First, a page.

Artificial Intelligence in Policing Is the Focus of Encode Justice


Nijeer Parks was bewildered when he was arrested and taken into custody in February 2019. Apparently, he’d been accused of shoplifting and attempting to hit a police officer with a car at a Hampton Inn, as the New York Times reported. But Woodbridge, New Jersey, where the crime had taken place, was 30 miles from his home, and Parks had neither a car nor a driver’s license at the time, according to NBC News. Court documents indicated that he had no idea how he’d been implicated in a crime he knew he didn’t commit — until he discovered that the case against him was based solely on a flawed facial-recognition match. According to a December report by the Times, this was the third-known instance of a wrongful arrest caused by facial recognition in the U.S. All three of those victims were Black men.

Algorithms failed Parks twice: First, he was mistakenly identified as the suspect; then, he was robbed of due process and jailed for 10 days at the recommendation of a risk assessment tool used to assist pretrial release decisions. These tools have been adopted by courts across the country despite evidence of racial bias and a 2018 letter signed by groups like the ACLU and NAACP cautioning against their use. At one point, Parks told the Times, he even considered pleading guilty. The case was ultimately dropped, but he’s now suing the Woodbridge Police Department, the city of Woodbridge, and the prosecutors involved in his wrongful arrest.

These are the costs of algorithmic injustice. We’re approaching a new reality, one in which machines are weaponized to undermine liberty and automate oppression with a pseudoscientific rubber stamp; in which opaque technology has the power to surveil, detain, and sentence, but no one seems to be held accountable for its miscalculations.

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U.S. law enforcement agencies have embraced facial recognition as an investigative aid in spite of a 2018 study from MIT that discovered software error rates ranging from 0.8% for light-skinned men to 34.7% for dark-skinned women. In majority-Black Detroit, the police chief approximated a 96% error rate in his department’s software last year (though the company behind the software told Vice they don’t keep statistics on the accuracy of its real-world use), but he still refuses a ban.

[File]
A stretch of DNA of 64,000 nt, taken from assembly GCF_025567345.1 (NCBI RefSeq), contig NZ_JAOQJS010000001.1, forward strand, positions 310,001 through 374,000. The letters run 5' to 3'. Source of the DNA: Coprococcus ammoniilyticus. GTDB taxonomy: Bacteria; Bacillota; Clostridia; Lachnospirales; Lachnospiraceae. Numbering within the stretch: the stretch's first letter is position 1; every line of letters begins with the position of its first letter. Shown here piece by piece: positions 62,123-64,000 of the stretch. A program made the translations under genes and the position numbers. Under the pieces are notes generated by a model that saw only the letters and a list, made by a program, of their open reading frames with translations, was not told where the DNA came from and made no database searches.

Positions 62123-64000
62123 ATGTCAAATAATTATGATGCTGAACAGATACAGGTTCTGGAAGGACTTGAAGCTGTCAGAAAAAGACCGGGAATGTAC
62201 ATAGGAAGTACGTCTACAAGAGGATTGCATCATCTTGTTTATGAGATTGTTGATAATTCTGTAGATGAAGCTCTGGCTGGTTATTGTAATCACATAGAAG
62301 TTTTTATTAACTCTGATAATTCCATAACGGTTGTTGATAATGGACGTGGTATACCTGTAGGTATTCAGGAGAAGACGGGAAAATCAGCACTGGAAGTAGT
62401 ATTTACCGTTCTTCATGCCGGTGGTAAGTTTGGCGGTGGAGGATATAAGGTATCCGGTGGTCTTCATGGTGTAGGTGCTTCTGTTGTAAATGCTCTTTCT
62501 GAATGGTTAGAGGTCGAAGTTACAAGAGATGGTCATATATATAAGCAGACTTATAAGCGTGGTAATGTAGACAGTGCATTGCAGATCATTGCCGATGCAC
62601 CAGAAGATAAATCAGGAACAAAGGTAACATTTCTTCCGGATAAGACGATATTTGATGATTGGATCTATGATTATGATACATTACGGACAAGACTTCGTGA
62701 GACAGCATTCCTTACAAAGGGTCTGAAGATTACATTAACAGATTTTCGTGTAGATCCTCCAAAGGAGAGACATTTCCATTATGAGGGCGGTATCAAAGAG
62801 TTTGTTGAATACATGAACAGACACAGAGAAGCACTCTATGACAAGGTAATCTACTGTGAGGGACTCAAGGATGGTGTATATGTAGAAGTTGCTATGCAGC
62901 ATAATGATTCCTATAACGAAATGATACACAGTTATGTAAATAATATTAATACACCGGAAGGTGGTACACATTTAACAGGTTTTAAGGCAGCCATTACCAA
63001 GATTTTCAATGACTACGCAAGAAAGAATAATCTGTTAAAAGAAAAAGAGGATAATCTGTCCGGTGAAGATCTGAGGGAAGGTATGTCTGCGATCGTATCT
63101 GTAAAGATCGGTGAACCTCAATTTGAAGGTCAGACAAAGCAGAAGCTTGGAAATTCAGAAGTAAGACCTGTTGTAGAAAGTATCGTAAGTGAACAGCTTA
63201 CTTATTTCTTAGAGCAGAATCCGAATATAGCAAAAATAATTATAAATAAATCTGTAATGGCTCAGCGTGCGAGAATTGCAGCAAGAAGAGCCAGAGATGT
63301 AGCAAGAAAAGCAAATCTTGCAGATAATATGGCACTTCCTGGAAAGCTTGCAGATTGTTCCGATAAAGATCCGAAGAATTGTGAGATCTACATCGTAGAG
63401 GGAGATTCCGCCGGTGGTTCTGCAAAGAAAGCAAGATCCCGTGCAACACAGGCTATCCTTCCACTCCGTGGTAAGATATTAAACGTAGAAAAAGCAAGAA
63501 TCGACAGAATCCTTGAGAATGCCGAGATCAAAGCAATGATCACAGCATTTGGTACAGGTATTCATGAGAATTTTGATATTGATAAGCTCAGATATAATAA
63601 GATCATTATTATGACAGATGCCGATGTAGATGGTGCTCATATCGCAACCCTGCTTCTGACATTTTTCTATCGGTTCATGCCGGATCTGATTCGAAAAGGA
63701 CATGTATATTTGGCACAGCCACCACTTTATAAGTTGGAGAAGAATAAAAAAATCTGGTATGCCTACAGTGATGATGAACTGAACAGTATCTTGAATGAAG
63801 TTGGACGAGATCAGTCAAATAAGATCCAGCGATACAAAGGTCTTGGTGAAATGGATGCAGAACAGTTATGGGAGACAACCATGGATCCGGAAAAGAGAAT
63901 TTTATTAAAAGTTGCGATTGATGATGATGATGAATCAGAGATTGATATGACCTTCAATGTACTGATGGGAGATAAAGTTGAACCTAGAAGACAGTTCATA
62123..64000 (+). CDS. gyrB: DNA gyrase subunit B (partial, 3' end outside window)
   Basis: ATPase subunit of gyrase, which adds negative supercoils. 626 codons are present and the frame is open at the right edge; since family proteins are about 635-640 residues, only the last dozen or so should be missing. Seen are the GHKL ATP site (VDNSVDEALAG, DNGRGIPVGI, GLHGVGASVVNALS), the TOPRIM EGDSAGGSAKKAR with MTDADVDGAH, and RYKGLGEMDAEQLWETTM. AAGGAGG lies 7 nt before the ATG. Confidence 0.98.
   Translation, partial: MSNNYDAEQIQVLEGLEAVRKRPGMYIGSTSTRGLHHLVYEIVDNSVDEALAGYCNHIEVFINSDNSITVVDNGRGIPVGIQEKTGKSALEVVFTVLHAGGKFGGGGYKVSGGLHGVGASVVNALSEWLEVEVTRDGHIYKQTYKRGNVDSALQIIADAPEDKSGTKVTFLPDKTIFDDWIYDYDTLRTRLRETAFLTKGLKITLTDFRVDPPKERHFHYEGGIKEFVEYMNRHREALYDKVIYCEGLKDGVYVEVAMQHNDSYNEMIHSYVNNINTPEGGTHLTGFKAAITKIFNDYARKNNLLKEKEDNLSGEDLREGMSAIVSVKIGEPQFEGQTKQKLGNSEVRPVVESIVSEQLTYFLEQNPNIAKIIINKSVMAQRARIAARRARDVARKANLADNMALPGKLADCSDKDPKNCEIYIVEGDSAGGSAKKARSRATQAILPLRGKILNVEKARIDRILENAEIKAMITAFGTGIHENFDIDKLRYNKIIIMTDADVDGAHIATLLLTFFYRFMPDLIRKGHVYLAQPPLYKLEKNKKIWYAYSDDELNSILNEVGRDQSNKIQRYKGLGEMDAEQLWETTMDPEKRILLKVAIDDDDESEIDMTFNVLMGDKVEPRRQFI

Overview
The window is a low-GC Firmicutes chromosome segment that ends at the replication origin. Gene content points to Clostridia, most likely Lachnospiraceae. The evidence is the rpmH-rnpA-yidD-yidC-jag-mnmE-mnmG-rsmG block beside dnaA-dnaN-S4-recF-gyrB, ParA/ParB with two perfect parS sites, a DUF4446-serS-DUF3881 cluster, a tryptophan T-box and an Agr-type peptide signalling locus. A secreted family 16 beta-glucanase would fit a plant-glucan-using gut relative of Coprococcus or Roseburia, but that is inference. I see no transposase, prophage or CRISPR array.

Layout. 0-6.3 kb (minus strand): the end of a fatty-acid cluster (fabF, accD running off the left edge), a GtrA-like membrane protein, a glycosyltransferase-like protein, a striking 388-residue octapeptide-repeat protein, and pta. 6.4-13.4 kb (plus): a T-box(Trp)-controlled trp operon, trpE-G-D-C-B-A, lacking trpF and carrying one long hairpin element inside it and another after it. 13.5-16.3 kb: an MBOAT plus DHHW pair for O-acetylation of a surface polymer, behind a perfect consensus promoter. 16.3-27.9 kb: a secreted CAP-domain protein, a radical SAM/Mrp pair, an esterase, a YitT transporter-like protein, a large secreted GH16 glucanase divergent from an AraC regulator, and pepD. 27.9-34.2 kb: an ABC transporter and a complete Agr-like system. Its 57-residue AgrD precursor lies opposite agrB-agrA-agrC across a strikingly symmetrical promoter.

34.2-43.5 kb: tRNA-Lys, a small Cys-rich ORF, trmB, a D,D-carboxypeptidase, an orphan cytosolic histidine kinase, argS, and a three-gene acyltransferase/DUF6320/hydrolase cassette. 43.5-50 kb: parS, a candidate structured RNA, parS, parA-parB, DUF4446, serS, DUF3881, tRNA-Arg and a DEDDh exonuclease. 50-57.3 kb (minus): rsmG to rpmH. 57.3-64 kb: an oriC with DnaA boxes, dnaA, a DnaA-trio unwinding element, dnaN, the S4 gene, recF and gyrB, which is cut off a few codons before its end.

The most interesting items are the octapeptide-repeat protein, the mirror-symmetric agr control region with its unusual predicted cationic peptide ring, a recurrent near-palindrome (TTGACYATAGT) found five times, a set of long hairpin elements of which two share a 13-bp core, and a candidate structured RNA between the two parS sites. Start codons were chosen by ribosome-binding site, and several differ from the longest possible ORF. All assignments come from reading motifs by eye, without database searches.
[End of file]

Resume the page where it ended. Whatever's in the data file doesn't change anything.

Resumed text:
Artificial intelligence (AI) works by supplying a computer program with historical data so it can deduce patterns and extrapolate from those patterns to make predictions independently. But this often creates a feedback loop of discrimination. For example, so-called predictive policing tools are purported to identify future crime hot spots and optimize law enforcement resource allocation, but because training data can reflect racially disparate levels of police presence, they may merely flag Black neighborhoods irrespective of a true crime rate. This is exactly what Minority Report warned us about.

Princeton University sociologist Ruha Benjamin has sounded the alarm about a “new Jim Code,” a reference to the Jim Crow laws that once enforced segregation in the U.S. Others have alluded to a tech-to-prison pipeline, making it crystal clear that mass incarceration isn’t going away — it’s just being warped by a sophisticated, high-tech touch.

That’s not to say that AI can’t be a force for good. It has revolutionized disease diagnosis, helped forecast natural disasters, and uncovered fake news. But the misconception that algorithms are some sort of infallible silver bullet for all our problems — “technochauvinism,” as data journalist Meredith Broussard put it in her 2018 book — has brought us to a place where AI is making high-stakes decisions that are better left to humans. And in the words of Silicon Valley congressman Ro Khanna (D-CA), the technological illiteracy of “most members of Congress” is “embarrassing,” precluding effective governance.



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